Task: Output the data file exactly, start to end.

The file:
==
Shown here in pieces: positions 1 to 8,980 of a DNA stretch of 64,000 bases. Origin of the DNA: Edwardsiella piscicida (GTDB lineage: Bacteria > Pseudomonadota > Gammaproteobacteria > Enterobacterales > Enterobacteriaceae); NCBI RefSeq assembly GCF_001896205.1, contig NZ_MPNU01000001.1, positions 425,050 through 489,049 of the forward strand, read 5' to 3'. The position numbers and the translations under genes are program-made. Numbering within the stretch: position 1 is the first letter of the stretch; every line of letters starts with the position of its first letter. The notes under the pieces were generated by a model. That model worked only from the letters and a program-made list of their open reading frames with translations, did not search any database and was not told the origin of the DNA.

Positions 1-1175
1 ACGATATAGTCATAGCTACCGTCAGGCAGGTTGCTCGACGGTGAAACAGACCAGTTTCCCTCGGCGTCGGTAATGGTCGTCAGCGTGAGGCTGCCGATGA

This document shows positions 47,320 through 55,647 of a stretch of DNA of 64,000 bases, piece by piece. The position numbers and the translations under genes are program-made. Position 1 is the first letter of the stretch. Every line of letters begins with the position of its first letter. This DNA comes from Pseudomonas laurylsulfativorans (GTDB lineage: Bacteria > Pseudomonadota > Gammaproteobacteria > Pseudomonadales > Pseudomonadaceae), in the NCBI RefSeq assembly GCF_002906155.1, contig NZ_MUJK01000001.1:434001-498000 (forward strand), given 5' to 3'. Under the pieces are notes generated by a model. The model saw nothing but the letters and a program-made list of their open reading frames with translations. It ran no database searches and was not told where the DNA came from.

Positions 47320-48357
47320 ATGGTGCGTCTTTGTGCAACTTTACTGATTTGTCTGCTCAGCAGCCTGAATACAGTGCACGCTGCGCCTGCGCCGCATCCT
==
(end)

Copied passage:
Shown here in pieces: positions 1 to 8,980 of a DNA stretch of 64,000 bases. Origin of the DNA: Edwardsiella piscicida (GTDB lineage: Bacteria > Pseudomonadota > Gammaproteobacteria > Enterobacterales > Enterobacteriaceae); NCBI RefSeq assembly GCF_001896205.1, contig NZ_MPNU01000001.1, positions 425,050 through 489,049 of the forward strand, read 5' to 3'. The position numbers and the translations under genes are program-made. Numbering within the stretch: position 1 is the first letter of the stretch; every line of letters starts with the position of its first letter. The notes under the pieces were generated by a model. That model worked only from the letters and a program-made list of their open reading frames with translations, did not search any database and was not told the origin of the DNA.

Positions 1-1175
1 ACGATATAGTCATAGCTACCGTCAGGCAGGTTGCTCGACGGTGAAACAGACCAGTTTCCCTCGGCGTCGGTAATGGTCGTCAGCGTGAGGCTGCCGATGA

This document shows positions 47,320 through 55,647 of a stretch of DNA of 64,000 bases, piece by piece. The position numbers and the translations under genes are program-made. Position 1 is the first letter of the stretch. Every line of letters begins with the position of its first letter. This DNA comes from Pseudomonas laurylsulfativorans (GTDB lineage: Bacteria > Pseudomonadota > Gammaproteobacteria > Pseudomonadales > Pseudomonadaceae), in the NCBI RefSeq assembly GCF_002906155.1, contig NZ_MUJK01000001.1:434001-498000 (forward strand), given 5' to 3'. Under the pieces are notes generated by a model. The model saw nothing but the letters and a program-made list of their open reading frames with translations. It ran no database searches and was not told where the DNA came from.

Positions 47320-48357
47320 ATGGTGCGTCTTTGTGCAACTTTACTGATTTGTCTGCTCAGCAGCCTGAATACAGTGCACGCTGCGCCTGCGCCGCATCCT